Chino, Calif., Airport to Add Hangars

Nov. 18--CHINO -- Developers are planning to add more than 400,000 square feet of hangar space to Chino Airport, making this the facility's biggest period of growth since the early 1980s.

Few available development opportunities in small airports in Los Angeles and Orange counties have forced more builders to consider building at the 1,100-acre Chino Airport.

San Bernardino County, which owns Chino Airport, has received five proposals from developers to build hangars, said Bill Ingraham, the county's airports director.

"It was 20 to 25 years ago when Chino Airport last had growth like this," Ingraham said. "I see a push to expand aviation facilities in Chino."

The five developers building at Chino Airport plan to add nearly 400,000 square feet of hangar space and more than 30,000 square feet of aviation-related office space to the airport. Each of the projects being built are in various stages of planning, although Corona-based Clendenen Development has already started construction and Colorado-based Aviation Development Group plans to start in a few weeks.

The new hangars being built will be high-end facilities, unlike many of the existing hangars at Chino Airport, which was originally built to serve as a military-pilot training school in the 1940s.

The planned developments are attracting interest, said developers on Thursday.

Aviation Development Group, building 41 hangars at Chino, has every one of the spaces already reserved.

"We didn't believe that 41 hangars would be chewed up so fast," said Brad Henderson, a partner with Aviation.

Part of the demand for the hangars is fueled by space and Chino's location, Henderson said.

"I think there is still huge growth potential for Chino," Henderson said.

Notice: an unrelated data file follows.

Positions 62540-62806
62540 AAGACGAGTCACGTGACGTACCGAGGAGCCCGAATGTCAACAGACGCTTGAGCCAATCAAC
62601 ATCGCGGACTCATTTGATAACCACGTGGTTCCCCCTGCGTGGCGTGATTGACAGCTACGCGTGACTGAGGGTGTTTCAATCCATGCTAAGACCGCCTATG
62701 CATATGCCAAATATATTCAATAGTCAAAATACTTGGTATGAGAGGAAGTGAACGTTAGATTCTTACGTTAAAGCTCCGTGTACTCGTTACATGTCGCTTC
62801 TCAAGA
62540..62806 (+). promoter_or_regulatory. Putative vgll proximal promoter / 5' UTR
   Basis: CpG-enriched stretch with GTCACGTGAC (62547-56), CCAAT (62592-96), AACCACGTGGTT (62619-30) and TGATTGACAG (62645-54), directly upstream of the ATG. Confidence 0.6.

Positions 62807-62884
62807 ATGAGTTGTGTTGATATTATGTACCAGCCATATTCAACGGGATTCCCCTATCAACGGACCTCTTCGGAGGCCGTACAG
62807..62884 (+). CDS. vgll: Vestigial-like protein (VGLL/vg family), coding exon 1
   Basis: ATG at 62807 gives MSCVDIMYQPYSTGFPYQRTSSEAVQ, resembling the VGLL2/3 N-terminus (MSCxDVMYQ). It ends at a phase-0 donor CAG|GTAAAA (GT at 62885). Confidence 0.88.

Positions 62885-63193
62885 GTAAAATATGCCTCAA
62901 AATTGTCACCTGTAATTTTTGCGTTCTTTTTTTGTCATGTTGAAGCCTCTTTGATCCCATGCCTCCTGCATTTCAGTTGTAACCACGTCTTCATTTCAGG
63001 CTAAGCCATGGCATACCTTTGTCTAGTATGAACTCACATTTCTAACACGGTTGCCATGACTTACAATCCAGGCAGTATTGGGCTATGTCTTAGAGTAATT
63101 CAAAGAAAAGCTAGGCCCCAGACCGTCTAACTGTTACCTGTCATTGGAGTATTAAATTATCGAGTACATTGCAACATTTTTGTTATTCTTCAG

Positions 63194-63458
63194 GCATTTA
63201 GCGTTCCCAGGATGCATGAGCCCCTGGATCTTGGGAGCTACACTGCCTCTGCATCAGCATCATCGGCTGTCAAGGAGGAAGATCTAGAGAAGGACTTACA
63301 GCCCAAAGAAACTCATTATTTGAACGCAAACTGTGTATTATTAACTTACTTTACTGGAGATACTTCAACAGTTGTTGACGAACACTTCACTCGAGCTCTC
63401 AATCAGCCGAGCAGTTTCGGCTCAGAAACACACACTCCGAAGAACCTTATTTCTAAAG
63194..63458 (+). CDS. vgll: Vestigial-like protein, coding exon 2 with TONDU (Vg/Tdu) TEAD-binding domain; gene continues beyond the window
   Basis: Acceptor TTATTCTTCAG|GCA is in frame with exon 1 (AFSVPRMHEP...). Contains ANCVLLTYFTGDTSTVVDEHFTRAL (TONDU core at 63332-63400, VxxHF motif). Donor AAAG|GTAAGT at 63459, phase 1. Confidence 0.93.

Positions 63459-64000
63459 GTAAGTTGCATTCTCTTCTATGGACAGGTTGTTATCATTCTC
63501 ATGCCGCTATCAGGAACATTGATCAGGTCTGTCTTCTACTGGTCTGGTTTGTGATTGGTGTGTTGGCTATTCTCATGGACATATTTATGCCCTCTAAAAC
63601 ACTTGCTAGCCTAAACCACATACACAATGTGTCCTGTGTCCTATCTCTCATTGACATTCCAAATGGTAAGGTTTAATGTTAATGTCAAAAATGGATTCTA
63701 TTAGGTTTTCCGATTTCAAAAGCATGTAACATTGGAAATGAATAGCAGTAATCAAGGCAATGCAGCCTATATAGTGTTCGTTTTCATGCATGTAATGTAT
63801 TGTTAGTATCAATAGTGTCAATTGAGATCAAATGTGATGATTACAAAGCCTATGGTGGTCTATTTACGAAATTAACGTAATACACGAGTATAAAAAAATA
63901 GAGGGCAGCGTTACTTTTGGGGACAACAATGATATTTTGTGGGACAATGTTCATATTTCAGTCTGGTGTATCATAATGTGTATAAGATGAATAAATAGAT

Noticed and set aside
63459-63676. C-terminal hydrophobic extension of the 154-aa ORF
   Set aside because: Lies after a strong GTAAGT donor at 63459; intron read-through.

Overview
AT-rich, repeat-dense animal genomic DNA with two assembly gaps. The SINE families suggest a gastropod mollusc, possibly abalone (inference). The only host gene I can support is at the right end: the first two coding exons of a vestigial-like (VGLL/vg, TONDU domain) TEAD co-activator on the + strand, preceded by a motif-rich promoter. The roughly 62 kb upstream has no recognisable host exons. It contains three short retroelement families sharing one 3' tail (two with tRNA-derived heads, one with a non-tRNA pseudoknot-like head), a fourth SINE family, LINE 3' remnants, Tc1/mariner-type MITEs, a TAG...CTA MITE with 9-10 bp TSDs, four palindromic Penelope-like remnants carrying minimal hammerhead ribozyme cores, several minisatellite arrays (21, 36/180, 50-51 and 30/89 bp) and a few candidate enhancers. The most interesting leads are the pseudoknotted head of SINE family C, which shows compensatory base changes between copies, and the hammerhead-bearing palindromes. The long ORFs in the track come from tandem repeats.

Clendenen Development is building 17 hangars at Chino Airport and expects to sell at least seven of the hangars and may lease the others, said owner Brian Clendenen.

Lack of space in Los Angeles and Orange counties has forced more pilots out to the Inland Empire looking for storage space, he said.

"If you own an aircraft and want to rent a hangar, go find one. You can't," said Clendenen, who estimates a majority of the people buying his hangars are from Orange County.

Chino's access to the 71, 60 and 91 freeways will also attract people from Orange, Riverside and San Bernardino counties, Clendenen said.

Selling and leasing hangars in the aviation industry is a lucrative business because people want to protect their plans, which are valued in the hundreds of thousands of dollars, Clendenen said.

"We are probably the only real estate industry that is recession proof," Clendenen said. "You're dealing with people that have a lot of money."

And Chino Airport may not be done growing. County officials are completing an airport master plan for the facility which would guide development for the next 20 years. The airport has room to grow on the western, eastern and southern edges which are primarily empty fields.


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